Discovery lecture

MULTIPLY: Combining Satellite Observations in order to investigate biodiversity patterns

In view of the launch of the MULTIPLY platform Dr. Joris Timmermans introduced the platform to students and staff of the Faculty of Science at Leiden University. He explained the limitations of current remote sensing practices, the aim of MULTIPLY, the specific design choices and results. 

Human society increasingly relies on information derived from Earth Observation data. In particular, there is a growing demand for information on land surface variables. To facilitate these demands, the number of satellites and small cube-sat constellations are projected to increase dramatically over the next years. This increase provides enormous challenges to retrieve consistent high-quality information from this big data. Current approaches entail creating individual land surface products for each satellite mission. As such, the majority of available products are created using single-sensor approaches. This production-heterogeneity severely limits the advancement of research fields due to inconsistencies in comparing land surface estimates.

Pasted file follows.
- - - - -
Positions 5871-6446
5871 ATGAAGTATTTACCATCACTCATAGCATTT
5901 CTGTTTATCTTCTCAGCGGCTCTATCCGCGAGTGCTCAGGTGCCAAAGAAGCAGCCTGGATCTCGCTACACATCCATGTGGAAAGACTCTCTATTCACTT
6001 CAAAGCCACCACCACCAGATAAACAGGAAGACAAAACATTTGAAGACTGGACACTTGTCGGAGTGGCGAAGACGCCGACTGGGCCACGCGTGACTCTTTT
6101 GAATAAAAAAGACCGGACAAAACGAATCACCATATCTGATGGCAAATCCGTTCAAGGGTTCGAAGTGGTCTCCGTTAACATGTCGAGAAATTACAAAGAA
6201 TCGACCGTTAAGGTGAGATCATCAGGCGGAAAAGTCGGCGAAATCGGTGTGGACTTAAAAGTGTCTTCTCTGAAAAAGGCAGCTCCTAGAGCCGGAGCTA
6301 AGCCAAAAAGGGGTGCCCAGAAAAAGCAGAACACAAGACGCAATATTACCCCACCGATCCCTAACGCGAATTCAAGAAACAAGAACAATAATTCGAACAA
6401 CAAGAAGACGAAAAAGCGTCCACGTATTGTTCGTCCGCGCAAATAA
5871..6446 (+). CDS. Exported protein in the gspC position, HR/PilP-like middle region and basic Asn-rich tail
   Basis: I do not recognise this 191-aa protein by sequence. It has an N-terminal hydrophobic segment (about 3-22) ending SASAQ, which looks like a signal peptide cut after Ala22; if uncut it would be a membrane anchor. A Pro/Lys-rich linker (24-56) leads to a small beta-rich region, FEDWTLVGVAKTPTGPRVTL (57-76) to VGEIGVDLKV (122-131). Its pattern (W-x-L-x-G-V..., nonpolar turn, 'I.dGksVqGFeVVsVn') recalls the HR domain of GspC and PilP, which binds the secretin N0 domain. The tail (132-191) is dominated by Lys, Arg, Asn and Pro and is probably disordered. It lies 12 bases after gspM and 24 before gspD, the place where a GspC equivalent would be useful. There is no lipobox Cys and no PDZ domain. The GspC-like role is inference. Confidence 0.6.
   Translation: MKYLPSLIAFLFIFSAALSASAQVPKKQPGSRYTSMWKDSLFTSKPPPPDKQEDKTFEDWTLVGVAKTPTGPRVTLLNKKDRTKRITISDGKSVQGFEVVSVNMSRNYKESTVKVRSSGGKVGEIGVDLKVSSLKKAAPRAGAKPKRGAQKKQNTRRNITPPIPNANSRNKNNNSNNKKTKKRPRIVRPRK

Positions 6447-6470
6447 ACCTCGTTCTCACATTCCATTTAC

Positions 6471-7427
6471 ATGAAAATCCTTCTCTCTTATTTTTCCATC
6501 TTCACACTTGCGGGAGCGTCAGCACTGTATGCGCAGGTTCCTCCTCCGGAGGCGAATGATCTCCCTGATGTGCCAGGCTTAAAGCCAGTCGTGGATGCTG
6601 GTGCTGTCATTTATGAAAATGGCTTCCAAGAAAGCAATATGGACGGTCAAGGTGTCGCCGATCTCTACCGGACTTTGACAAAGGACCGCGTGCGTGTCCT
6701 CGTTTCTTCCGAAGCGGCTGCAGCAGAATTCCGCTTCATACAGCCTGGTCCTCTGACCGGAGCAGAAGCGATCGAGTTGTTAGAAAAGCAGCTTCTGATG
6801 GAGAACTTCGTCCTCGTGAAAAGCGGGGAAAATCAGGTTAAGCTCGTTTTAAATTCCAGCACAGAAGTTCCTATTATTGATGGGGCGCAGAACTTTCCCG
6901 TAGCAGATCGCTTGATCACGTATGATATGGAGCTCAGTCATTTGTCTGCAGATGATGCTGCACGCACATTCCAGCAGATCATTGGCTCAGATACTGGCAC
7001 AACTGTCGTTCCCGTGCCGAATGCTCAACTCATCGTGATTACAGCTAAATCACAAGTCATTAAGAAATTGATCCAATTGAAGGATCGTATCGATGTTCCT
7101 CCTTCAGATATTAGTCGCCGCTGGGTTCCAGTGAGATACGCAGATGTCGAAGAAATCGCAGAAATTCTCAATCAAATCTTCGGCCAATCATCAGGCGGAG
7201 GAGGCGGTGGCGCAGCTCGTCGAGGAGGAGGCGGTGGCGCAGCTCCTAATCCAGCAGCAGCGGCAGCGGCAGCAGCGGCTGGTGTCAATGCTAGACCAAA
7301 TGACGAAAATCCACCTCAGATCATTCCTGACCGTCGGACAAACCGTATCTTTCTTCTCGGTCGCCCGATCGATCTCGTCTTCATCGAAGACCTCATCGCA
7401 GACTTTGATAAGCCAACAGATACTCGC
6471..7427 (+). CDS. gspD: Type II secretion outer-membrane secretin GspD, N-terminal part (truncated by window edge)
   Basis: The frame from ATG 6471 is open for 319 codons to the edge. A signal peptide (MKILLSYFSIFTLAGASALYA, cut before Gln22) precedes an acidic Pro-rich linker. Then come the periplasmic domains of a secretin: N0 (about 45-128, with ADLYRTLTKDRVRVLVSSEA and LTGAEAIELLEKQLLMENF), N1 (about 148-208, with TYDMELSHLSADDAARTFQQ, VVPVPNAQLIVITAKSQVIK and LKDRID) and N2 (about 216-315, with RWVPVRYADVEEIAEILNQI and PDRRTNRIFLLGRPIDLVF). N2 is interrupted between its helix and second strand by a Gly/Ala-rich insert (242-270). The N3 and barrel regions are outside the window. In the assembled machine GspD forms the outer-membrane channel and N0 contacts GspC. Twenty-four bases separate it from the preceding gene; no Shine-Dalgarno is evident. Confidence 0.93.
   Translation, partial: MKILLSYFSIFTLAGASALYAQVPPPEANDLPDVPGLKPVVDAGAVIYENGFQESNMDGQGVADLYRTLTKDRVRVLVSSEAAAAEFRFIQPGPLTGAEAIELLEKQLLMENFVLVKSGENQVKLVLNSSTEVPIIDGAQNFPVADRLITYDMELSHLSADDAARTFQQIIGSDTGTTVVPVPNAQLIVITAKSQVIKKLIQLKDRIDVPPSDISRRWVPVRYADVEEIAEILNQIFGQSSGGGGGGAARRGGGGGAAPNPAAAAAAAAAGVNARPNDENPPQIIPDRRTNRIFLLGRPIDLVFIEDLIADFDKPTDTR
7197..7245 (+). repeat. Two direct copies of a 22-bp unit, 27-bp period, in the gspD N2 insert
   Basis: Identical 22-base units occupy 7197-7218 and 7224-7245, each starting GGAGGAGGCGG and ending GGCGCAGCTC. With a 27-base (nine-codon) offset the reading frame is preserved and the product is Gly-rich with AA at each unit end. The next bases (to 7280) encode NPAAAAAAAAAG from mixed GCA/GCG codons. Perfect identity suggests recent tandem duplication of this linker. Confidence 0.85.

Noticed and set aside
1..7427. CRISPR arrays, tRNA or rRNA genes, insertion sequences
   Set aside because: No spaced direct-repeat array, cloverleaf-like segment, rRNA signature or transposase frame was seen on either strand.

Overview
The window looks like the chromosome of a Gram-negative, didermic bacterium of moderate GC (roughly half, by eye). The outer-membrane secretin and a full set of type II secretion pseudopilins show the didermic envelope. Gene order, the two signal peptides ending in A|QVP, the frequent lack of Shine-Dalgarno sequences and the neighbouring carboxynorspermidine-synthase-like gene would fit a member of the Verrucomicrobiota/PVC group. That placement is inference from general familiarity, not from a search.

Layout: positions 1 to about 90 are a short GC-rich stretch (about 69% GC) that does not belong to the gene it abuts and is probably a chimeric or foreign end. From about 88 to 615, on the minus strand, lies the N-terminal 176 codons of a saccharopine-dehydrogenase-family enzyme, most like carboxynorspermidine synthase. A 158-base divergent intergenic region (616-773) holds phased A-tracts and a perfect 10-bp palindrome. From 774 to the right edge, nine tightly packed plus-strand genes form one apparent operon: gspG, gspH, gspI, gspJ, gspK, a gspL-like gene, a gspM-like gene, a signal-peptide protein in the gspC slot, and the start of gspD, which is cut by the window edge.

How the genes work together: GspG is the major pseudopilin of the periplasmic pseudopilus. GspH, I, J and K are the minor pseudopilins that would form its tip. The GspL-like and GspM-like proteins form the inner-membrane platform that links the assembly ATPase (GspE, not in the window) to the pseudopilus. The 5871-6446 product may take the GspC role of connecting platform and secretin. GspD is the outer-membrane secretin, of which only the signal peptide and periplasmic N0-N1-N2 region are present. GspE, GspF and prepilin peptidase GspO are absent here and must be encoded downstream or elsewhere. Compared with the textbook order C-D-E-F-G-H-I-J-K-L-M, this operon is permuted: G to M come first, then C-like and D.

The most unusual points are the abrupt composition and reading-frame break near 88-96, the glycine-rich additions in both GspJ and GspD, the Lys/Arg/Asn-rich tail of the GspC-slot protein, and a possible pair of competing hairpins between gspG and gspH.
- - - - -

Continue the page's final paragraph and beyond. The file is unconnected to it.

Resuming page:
An additional challenge is that land surface parameter retrieval suffers from ill-posedness: the fact that there are fewer observables than the number of desired parameters (required for accurate retrieval). By only considering observations from singular satellites, this ill-posedness is worsened especially considering the various spectral-sensitivities of different land surface parameters. A multi-sensor approach capable of integrating such sensitivities, by accurately modeling the physical radiative processes, resolves these limitations. Furthermore, such a multi-sensor approach also allows benefiting from synergies of using multi-scale/heterogeneous observation types/varying temporal frequencies of different sensors.

Based on these concepts, the MULTIscale SENTINEL land surface information retrieval PLatform (H2020 MULTIPLY) was created to obtain the best possible estimate of the land surface state, taking into account the different characteristics of different sensors and data streams. The MULTIPLY platform builds upon the original ideas implemented in the EOLDAS system but has major advances on operationalization, enhanced consistency (across sensor types), higher computational efficiency and improved gap-filling. Specifically, with the MULTIPLY platform, it has become possible to

  1. Apply generic atmospheric pre-processing algorithms;
  2. Derive estimates of land surface variables that are gap-free;
  3. Combine data from multiple satellite constellations within one internally consistent retrieval based on radiative transfer models;
  4. Combine data from SAR observations with optical remote sensing data using compatible radiative transfer models;
  5. Derive a set of internally consistent data products that couple different (coarse and high) resolutions.

The prototype of the MULTIPLY has been implemented as a cloud service and is currently being tested by researchers.